Portland State University. School of Education
Date of Publication
Doctor of Education (Ed.D.) in Community College Education
Higher education, College environment, Church colleges
3, x, 118 leaves: ill. 28 cm.
The purpose of this study was to determine if the small liberal arts Christian colleges provide a distinctive environment apart from the traditional classifications of colleges and universities. The environments of the six sample colleges were assessed by administering the Institutional Functioning Inventory (IFI) to faculty and administrators. Statistically significant differences were found among the colleges on eight of the 11 environmental dimensions. However, it was concluded that the colleges constituted a relatively homogeneous group on all dimensions measured except Self-Study and Planning. Total sample means on the 11 scales of the IFI allowed for a generic description of 11 dimensions of the environments at these colleges. They were described as environments low on intellectual-aesthetic extracurriculum activities, human diversity, personal and academic freedom, concern for improving society, and concern for advancing knowledge, while being high on institutional esprit and placing high emphasis on undergraduate teaching and learning. The environments were characterized as having moderate amounts of democratic governance, self-study and planning, innovative educational practices, and programs designed to meet the needs of their immediate communities. The sample colleges differed significantly from both the liberal arts colleges and the four-year state colleges on eight of the IFI scales. When compared to the liberal arts colleges, the most notable differences were the considerably lower scores on Intellectual-Aesthetic Extracurriculum, Freedom, Human Diversity, and Concern for Advancing Knowledge. When compared to the four-year state colleges they were most distinguished by considerably lower scores on Intellectual-Aesthetic Extra curriculum, Freedom, and Human Diversity, and by higher scores on Concern for Undergraduate Learning and Institutional Esprit. The conclusion of the study is that these colleges do provide a unique college environment. It is suggested that additional research focus on other environmental dimensions, student and faculty characteristics, institutional goals, and the value of environments such as these in higher education.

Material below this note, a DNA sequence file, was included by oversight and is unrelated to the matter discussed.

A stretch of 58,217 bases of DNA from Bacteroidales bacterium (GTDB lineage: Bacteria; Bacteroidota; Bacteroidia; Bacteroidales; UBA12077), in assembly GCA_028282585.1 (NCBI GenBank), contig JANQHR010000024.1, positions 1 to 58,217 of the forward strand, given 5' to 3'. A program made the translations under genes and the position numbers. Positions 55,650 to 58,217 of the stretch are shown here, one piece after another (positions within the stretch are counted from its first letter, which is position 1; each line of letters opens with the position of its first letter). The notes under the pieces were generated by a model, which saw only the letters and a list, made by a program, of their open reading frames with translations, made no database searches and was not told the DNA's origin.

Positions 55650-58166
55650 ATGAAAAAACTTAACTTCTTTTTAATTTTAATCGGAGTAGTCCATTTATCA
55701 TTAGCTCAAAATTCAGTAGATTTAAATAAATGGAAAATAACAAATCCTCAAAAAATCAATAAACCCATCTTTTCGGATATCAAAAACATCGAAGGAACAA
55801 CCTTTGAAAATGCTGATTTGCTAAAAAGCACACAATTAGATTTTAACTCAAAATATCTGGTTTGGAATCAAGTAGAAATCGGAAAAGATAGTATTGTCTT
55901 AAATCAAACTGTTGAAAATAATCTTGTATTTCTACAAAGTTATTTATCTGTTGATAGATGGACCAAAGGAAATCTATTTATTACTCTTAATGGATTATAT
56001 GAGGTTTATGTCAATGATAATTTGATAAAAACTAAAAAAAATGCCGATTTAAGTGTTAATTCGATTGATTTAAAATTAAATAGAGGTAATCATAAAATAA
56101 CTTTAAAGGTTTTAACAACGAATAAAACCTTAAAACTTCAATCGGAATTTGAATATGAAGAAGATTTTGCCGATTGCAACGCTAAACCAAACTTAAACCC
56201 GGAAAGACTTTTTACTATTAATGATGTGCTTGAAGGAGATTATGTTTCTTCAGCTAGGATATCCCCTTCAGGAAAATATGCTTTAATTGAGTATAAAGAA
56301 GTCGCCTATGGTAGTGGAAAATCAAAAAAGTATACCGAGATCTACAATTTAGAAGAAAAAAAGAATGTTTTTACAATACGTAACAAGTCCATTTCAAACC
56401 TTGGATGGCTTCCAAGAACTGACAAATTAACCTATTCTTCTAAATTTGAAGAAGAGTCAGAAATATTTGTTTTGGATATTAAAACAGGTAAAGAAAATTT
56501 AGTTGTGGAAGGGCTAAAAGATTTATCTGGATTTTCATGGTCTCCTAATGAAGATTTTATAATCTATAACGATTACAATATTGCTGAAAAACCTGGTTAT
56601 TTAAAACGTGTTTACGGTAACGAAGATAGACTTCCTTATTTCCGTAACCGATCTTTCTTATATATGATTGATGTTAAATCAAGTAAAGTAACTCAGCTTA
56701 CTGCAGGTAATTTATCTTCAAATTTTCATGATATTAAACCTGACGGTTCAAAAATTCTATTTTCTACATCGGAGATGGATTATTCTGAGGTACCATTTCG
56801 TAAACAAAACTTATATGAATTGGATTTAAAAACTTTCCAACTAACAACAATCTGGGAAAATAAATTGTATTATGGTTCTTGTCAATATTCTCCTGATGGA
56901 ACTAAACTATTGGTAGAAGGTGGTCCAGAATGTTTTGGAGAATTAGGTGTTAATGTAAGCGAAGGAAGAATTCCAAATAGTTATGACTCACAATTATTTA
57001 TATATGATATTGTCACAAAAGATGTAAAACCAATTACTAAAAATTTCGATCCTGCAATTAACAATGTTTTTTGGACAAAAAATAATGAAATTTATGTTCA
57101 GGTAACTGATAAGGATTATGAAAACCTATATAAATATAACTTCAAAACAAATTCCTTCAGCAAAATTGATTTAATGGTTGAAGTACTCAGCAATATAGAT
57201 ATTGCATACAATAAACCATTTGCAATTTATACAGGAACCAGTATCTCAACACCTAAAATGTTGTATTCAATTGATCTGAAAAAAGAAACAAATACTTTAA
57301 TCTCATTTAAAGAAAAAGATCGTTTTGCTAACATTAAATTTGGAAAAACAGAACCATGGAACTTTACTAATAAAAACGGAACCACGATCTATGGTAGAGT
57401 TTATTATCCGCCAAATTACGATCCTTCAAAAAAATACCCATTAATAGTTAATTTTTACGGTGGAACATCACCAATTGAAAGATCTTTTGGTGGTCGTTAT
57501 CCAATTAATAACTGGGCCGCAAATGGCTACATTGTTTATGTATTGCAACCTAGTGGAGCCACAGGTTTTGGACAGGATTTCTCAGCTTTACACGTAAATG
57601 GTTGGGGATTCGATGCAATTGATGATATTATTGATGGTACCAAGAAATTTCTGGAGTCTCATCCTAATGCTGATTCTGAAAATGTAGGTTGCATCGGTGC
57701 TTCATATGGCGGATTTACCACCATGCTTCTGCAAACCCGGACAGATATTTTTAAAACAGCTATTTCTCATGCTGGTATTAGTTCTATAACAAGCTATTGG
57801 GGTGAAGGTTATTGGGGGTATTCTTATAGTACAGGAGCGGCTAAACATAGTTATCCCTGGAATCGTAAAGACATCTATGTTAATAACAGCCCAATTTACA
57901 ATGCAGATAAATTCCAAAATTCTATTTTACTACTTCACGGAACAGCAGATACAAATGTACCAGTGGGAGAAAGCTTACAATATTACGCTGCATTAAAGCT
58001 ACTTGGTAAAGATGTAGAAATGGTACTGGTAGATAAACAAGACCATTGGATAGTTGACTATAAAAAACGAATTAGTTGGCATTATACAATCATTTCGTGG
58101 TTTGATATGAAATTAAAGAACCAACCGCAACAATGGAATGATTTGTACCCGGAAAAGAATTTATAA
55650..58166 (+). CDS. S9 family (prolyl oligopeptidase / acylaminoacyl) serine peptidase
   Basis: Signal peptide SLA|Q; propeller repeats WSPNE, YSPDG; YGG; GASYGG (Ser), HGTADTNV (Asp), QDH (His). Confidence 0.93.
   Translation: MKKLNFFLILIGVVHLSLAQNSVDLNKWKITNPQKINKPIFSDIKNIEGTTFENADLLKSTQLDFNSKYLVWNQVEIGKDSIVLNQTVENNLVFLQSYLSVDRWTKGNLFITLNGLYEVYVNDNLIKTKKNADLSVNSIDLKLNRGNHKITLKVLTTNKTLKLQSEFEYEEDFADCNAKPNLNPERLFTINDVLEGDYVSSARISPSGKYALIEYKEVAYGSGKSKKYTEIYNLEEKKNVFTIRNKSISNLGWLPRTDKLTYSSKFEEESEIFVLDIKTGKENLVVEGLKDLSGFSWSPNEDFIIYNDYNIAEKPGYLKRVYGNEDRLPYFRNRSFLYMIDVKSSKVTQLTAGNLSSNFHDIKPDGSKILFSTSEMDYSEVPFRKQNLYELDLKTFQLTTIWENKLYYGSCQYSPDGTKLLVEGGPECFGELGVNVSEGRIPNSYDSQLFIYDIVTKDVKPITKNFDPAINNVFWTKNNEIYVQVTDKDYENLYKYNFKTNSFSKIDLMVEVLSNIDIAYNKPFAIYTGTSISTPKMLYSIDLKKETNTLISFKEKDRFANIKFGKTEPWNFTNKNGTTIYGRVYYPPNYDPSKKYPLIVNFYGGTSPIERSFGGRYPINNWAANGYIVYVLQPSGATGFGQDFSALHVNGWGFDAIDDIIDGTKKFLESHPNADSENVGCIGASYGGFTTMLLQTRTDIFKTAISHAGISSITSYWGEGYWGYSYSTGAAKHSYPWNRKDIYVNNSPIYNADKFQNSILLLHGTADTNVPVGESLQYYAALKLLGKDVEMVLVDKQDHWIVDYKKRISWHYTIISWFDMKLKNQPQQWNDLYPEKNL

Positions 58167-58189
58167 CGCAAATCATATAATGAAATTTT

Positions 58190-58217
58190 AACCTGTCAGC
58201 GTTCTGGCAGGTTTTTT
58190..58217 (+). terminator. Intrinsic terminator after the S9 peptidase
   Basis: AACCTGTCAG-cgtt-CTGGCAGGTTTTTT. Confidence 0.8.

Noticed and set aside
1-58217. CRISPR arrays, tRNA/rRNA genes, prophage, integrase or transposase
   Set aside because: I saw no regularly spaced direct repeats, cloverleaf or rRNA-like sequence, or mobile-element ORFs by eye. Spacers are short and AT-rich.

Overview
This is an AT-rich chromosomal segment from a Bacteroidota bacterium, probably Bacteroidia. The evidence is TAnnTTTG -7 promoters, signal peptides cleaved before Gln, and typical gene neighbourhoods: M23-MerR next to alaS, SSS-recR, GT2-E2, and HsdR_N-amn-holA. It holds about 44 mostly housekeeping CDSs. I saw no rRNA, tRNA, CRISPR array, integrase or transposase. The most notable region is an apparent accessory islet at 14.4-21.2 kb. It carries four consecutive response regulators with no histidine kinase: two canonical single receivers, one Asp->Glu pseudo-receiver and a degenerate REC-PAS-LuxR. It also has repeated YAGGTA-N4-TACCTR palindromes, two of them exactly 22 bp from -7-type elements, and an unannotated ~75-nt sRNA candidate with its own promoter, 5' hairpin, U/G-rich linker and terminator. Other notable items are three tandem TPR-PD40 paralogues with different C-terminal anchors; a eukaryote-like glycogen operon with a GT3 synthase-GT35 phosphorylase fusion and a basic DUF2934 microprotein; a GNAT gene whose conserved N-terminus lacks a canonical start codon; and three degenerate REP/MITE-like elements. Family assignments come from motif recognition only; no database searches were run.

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Fouts, Jeffrey Thomas, "Institutional environments as perceived by the faculty and administrators at six small liberal arts Christian colleges" (1983). Dissertations and Theses. Paper 790.